By diluting these substances in water or alcohol, homeopaths claim the resulting mixture retains a “memory” of the original substance that triggers a healing response in the body.
These claims have been widely disproven by multiple studies, but the National Health and Medical Research Council (NHMRC) has for the first time thoroughly reviewed 225 research papers on homeopathy to come up with its position statement, released on Wednesday.
“Based on the assessment of the evidence of effectiveness of homeopathy, NHMRC concludes that there are no health conditions for which there is reliable evidence that homeopathy is effective,” the report concluded.
From Medical Daily, a diabetes breakthrough hinted:
Diabetes Treatment May Soon Involve Psychedelic Ayahuasca; Chemical Harmine Triples Beta Cell Count
The role of psychedelics like LSD and magic mushrooms in modern medicine is being uncovered more than ever these days, with their uses ranging from easing anxiety to treating post-traumatic stress disorder. But, as a new study shows, their role isn’t only limited to psychiatric conditions but chronic diseases as well. In this case, a chemical in the Amazonian psychoactive brew ayahuasca may actually promote the growth of insulin-producing beta cells in people with diabetes.
Ayahuasca, which is also the name for the Banisteriopsis caapi vine it’s made from, is commonly associated with the indigenous tribes of the Peruvian Amazon, where shamans brew it with other psychedelic plants to induce an hour’s long trip full of spiritual revelations, often viewed as a reawakening. In the U.S., the drug is classified as a schedule 1 drug under the Controlled Substances Act of 1970, which defines it as having “no currently accepted medical use and a high potential for abuse.” They’re considered “the most dangerous drugs of all the drug schedules with potentially severe psychological or physical dependence.”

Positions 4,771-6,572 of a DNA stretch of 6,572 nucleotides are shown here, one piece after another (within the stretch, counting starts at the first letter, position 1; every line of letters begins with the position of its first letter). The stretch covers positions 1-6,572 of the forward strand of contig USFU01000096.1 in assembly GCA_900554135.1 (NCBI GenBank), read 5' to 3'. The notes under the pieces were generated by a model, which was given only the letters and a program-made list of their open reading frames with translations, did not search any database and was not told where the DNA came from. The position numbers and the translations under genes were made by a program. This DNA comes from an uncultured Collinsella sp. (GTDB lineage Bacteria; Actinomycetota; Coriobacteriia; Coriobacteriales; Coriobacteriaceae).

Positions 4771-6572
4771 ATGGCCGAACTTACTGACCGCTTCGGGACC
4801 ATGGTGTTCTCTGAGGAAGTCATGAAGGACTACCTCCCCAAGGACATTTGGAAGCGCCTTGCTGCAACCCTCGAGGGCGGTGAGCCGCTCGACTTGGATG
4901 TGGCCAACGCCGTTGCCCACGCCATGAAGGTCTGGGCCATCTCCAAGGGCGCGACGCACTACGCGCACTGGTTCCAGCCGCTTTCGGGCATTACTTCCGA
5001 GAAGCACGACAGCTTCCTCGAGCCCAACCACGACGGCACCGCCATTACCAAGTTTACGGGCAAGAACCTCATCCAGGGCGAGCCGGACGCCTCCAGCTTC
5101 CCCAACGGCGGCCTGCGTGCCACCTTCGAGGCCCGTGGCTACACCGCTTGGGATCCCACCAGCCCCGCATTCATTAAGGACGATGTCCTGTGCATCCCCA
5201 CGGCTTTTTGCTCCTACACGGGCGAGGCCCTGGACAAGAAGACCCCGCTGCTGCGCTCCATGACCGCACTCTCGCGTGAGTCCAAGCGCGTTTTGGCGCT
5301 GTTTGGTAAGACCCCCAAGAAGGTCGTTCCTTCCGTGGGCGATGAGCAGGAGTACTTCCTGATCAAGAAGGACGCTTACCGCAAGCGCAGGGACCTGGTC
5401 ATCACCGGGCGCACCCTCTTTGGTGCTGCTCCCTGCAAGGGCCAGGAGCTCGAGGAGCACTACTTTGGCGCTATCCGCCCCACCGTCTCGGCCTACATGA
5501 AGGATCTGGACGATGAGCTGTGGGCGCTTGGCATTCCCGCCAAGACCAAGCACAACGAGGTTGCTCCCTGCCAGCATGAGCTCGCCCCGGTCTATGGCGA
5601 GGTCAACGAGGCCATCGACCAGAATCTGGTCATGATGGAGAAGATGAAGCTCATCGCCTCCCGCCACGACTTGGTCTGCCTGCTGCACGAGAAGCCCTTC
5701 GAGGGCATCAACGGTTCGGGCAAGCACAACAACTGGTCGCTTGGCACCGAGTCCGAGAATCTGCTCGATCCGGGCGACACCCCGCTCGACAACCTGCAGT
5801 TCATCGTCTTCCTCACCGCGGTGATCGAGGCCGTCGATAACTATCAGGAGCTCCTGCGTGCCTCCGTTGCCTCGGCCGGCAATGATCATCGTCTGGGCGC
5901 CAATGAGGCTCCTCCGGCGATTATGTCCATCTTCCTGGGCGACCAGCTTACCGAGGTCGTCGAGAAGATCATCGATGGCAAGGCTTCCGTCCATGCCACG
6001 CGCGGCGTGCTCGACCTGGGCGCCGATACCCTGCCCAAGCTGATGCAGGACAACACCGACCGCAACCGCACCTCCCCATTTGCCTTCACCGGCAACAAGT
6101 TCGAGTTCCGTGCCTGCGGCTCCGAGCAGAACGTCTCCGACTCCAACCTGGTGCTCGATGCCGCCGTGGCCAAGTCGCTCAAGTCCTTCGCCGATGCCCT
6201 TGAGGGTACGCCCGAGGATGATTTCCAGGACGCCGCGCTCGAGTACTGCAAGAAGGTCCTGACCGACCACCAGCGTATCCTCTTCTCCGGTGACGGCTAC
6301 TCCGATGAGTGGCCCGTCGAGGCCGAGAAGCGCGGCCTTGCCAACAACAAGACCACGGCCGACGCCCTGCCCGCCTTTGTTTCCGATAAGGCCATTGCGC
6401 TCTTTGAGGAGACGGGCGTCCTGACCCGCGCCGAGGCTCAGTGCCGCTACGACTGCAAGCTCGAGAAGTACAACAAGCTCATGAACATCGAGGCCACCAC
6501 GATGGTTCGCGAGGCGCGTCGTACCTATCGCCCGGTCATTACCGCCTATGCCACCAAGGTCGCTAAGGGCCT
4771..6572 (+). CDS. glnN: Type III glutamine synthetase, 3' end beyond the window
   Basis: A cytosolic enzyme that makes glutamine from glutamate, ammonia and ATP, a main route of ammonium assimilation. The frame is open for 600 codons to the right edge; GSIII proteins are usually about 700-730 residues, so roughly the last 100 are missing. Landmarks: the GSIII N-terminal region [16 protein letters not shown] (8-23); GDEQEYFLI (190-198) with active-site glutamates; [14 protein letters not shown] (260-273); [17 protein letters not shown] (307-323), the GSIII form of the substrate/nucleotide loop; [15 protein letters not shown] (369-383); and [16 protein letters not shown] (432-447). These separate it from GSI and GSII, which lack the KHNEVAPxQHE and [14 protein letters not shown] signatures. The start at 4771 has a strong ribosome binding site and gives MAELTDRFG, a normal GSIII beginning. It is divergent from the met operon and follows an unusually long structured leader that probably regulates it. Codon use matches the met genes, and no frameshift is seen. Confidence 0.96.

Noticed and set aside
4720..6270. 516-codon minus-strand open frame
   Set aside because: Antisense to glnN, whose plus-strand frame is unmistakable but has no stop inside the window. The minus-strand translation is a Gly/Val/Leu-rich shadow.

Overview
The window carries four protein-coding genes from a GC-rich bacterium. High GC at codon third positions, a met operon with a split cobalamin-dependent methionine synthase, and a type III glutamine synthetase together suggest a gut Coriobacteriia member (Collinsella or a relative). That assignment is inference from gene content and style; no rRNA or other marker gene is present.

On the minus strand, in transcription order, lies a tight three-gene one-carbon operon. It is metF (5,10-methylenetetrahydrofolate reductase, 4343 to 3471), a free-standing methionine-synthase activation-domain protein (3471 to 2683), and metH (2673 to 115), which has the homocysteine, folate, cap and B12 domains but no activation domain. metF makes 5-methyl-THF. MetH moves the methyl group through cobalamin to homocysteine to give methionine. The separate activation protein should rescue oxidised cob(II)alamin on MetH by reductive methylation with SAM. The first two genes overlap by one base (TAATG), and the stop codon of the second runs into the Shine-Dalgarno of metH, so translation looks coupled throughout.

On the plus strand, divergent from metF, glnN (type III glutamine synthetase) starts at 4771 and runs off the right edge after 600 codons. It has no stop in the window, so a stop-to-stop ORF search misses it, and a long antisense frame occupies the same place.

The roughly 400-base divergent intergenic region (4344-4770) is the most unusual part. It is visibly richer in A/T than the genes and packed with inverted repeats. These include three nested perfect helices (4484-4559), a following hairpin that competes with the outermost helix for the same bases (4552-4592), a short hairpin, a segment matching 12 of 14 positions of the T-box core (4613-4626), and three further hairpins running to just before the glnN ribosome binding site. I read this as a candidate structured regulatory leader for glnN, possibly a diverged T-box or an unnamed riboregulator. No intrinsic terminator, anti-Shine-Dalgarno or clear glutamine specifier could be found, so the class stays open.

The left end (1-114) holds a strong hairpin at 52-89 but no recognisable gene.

The psychoactive chemical that makes ayahuasca a schedule 1 drug is dimethyltryptamine, more commonly known as DMT. Researchers from the Icahn School of Medicine at Mount Sinai in New York City believe that if they can figure out a way to bypass the effects of this chemical, they’ll be able to tap into the effects of another chemical in the ayahuasca plant called harmine. In their new study, published in the journal Nature Medicine, they found this chemical was the only one out of over 100,000 the ability to reproduce insulin-producing beta cells in diabetic mice, thus normalizing glycemic control.
From the San Jose Mercury News, the toxicology of beauty:
Santa Clara County targets ‘toxic trio’ used in nail salons
They’re known as the “toxic trio,” the worst of the bottled bad boys that can likely be found at any given nail salon, and Santa Clara County is hoping to run the gang out of town.
Supervisor Cindy Chavez led the charge to join a handful of local governments that are encouraging salon owners to switch away from products containing chemicals known to cause an array of health disorders, and with unanimous support from her colleagues, a Healthy Nail Salon Recognition Program was enacted on Tuesday.